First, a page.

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Confidence steady at long term average

ANZ-Roy Morgan Australian Consumer Confidence slipped 1.3% last week, following a 2.4% rise the previous week. The details were mixed. Consumers were less optimistic about economic conditions but relatively more upbeat about their current finances.


  • Households’ views around current financial conditions continued to climb last week, (up 1.4%) after a solid 3.8% rise previously. Consumers were less optimistic about future financial conditions, however. This sub-index fell 0.8% last week, entirely unwinding its previous rise.


  • Last week saw confidence around current economic conditions drop a sharp 6.2%, largely reversing gains over the previous three weeks. Views around future economic conditions also fell 2.5%. This sub-index remains under its long term average.


  • The ‘time to buy a major household item’ sub-index was relatively flat (up 0.8%). This sub-index remains well above its long term average.


  • Inflation expectations edged up to 4.3% on a four-week moving average basis.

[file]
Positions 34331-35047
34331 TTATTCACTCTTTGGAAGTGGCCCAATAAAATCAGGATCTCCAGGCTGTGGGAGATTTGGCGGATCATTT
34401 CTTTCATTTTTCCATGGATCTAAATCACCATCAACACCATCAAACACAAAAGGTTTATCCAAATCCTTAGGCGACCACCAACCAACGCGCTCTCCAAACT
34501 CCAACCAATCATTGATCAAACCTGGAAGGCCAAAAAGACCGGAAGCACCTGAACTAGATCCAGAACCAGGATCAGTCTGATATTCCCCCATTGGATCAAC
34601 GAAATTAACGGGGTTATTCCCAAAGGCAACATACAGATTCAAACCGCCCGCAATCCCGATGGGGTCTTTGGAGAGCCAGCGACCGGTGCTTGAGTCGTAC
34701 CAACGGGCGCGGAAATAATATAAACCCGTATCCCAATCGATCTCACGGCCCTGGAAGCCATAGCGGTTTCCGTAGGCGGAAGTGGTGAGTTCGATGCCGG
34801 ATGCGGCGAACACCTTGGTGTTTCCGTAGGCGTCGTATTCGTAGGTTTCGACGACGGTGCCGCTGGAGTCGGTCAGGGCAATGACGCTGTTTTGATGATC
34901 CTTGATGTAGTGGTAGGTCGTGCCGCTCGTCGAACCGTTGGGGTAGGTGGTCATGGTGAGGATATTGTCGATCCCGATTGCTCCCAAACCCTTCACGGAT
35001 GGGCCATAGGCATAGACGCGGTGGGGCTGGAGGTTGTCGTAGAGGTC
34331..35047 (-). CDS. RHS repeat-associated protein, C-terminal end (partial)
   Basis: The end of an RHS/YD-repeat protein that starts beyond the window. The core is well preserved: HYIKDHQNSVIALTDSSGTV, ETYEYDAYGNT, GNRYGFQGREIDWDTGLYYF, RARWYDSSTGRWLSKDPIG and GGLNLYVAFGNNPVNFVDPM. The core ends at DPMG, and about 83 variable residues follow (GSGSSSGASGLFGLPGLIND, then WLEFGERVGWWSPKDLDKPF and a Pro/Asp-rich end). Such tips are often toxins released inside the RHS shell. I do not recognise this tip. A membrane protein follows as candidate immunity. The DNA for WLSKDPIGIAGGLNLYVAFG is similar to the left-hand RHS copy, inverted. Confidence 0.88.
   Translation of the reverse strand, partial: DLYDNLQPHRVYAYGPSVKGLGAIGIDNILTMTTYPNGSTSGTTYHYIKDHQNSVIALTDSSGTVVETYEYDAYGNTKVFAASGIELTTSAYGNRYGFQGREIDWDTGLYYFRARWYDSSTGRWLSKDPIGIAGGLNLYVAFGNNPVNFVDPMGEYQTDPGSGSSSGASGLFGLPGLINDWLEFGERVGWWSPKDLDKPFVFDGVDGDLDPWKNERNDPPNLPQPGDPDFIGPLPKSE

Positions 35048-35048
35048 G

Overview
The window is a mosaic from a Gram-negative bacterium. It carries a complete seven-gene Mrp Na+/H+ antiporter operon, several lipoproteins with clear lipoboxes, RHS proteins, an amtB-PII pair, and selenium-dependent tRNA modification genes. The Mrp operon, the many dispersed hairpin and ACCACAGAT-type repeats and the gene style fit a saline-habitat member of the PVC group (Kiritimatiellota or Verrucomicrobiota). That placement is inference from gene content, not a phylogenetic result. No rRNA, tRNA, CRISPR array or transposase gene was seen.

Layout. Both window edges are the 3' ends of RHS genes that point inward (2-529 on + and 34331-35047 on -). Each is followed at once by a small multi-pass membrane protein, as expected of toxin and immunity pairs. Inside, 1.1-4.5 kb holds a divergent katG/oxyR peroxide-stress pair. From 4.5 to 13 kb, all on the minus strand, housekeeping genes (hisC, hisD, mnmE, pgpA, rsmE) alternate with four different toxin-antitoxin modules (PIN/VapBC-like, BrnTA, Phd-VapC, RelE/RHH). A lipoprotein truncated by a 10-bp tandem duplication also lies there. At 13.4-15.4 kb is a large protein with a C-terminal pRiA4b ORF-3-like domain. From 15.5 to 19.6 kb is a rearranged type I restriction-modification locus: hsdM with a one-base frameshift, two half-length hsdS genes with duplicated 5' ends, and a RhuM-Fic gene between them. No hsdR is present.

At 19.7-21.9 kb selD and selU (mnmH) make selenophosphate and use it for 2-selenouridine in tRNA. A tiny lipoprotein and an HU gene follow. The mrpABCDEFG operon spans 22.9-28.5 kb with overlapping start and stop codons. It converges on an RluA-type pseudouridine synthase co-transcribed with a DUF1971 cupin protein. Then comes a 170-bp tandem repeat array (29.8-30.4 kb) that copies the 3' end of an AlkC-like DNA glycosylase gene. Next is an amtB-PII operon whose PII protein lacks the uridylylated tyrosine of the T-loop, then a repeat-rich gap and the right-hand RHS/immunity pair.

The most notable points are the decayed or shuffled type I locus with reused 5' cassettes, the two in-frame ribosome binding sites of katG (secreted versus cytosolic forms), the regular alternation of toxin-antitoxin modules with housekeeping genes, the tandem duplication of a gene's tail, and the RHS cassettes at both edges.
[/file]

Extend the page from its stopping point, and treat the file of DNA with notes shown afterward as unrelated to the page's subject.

“Stepping back from the weekly volatility, it was encouraging to see a recovery in confidence over June. After a sharp fall in May, confidence rose steadily over the past month and appears to have stabilised around its long term average. The rise in sentiment likely reflects the recent improvement in labour market conditions, notably the fall in the unemployment rate to a four year low.


    That being said, we believe the upside in sentiment will likely be capped, given soft wage growth, high levels of household debt and a slowdown in house price growth. The latest result is perhaps indicative of this. As such, despite the recent rise in retail sales, we do not expect the lift in consumer confidence to translate into a marked acceleration in household spending.


    Overall, the labour market will remain an important influence on confidence over the coming months. A gradually strengthening labour market along with still accommodative monetary conditions should broadly support confidence over the year.”


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